Most parents do not want to admit that their child is displaying deviant behavior. But burying your head in the sand or denying that your child has a problem is not going to help. If your child is disruptive at home or at school, he may need your help to get him back on the right track.
Children who have no contact with their father display violent behavior in school more often than do children from two-parent homes, according to Wichita State University. At a minimum, providing your children with more supervision will produce a lower rate of deviant behavior.
The Best Parenting Style
The four types of parenting styles are authoritative, authoritarian, permissive and neglectful. The authoritative style produces the best outcomes regarding your children’s behavior. Parents who use the authoritative style tend to have children who are not disruptive, are successful academically and are responsible. To be authoritative, you are demanding but responsive. An authoritative discipline style is one that is supportive rather than punitive, according to the At Health website. Authoritative parents are assertive, but they are not intrusive and overbearing.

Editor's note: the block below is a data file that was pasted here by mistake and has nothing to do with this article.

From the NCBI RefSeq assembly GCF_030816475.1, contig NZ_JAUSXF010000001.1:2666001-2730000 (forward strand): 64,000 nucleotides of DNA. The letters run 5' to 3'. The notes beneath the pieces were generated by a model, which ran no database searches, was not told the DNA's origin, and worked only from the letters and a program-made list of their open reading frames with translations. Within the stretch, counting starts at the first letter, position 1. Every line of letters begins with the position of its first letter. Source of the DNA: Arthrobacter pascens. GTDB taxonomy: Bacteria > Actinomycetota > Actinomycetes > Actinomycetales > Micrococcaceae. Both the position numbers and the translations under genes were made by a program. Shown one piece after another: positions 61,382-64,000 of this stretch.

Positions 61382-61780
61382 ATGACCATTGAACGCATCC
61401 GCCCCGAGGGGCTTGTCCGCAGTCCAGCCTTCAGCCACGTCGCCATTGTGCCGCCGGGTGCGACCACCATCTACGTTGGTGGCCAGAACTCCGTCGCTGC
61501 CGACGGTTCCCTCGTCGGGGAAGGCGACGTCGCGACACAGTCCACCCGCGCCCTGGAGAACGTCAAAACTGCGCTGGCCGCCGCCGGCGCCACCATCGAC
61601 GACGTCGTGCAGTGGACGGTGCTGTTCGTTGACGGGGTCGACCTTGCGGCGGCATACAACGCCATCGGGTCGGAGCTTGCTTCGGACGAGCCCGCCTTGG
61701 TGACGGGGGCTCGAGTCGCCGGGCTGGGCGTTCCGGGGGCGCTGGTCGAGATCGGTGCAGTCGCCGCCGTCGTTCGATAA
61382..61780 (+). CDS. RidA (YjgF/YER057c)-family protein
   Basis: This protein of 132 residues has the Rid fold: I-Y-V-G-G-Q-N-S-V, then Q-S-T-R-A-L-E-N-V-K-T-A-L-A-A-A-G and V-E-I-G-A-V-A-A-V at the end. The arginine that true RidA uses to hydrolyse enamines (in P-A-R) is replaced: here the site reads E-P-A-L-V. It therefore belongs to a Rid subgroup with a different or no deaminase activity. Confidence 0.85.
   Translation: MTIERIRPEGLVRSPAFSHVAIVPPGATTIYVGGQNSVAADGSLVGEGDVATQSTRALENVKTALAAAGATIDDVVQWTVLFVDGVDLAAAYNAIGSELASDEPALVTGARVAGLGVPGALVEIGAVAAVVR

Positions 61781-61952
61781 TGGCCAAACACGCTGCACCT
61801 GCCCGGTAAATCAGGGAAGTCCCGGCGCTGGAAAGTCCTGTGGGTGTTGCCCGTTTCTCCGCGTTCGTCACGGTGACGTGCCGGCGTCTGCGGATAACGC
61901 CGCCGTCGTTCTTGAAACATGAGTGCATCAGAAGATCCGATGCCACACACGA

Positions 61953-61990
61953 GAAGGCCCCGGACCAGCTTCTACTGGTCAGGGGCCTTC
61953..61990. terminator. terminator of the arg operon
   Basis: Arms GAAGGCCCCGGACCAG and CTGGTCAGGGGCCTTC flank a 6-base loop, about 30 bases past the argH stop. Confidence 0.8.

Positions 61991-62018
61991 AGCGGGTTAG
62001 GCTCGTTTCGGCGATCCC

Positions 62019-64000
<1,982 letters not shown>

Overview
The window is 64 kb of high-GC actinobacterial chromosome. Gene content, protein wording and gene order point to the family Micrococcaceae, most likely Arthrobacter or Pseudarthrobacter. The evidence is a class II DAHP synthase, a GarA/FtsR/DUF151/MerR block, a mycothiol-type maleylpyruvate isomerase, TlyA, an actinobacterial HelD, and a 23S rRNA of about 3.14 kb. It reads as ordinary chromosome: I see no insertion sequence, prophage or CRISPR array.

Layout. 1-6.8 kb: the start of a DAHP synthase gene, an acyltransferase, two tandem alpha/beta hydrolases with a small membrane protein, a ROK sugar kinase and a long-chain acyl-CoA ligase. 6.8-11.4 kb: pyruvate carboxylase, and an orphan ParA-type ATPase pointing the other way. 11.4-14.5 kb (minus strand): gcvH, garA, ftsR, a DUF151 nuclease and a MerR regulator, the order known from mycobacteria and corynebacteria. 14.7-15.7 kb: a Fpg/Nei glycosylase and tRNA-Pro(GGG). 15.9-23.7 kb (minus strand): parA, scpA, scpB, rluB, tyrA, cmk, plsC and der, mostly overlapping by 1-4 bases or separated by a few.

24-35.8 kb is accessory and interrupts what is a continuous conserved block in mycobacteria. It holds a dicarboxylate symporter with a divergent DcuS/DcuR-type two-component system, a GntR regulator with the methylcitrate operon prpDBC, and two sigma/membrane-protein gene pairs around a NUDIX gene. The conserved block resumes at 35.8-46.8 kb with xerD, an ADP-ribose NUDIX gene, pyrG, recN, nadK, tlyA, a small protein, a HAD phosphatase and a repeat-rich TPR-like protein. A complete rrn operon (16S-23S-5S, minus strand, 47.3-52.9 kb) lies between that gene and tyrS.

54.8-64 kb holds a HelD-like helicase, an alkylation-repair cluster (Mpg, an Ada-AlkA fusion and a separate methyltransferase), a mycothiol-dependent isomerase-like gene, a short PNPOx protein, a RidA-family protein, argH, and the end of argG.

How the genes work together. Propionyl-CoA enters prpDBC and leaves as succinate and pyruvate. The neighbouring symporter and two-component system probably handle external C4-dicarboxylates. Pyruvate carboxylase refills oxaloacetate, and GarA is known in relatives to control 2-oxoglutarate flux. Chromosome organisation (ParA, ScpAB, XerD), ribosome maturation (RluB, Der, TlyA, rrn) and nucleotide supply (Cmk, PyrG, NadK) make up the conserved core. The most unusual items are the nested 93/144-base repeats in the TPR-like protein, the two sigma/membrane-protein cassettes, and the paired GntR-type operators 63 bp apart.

Other Parenting Styles
The parenting style that tends to produce the most deviant behavior in your child is the neglectful one. Neglecting your child can range from being unresponsive to her to rejecting her completely.
Permissive parents may think they are befriending their children and are avoiding conflict, but they are too lenient and do not require or produce mature behavior from their children.
Authoritarian parents have many rules, but they are unresponsive to their children. Although children of authoritarian parents may behave well at home and at school, they can suffer from lower self-esteem, lower social skills and depression, according to the At Health website.
Change Your Child’s Behavior
If your child is acting out in deviant ways, you must consistently punish the bad behavior. Consistency is key. If you sometimes discipline and sometimes don’t for the same behavior, you will confuse your child, and you will not change the deviant behavior. Introduce a positive behavior to replace the deviant behavior. Consistently punish the bad and consistently reward the good.
Ways to Discipline
Some parents may choose physical punishment, such as spanking. Although spanking may stop the bad behavior in the short term, it does not teach your child how to change his behavior. A better suggestion would be to use time-outs for small children–one minute for each year of your child’s age. For older children, you can use punishments that will take place in the future. If your daughter is expecting you to take her to the mall on Saturday, for example, tell her ahead of time that if she displays the bad behavior before Saturday that you will not take her to the mall. Be sure to reward the good behaviors, too.
- happy mother and boy image by Alina Isakovich from Fotolia.com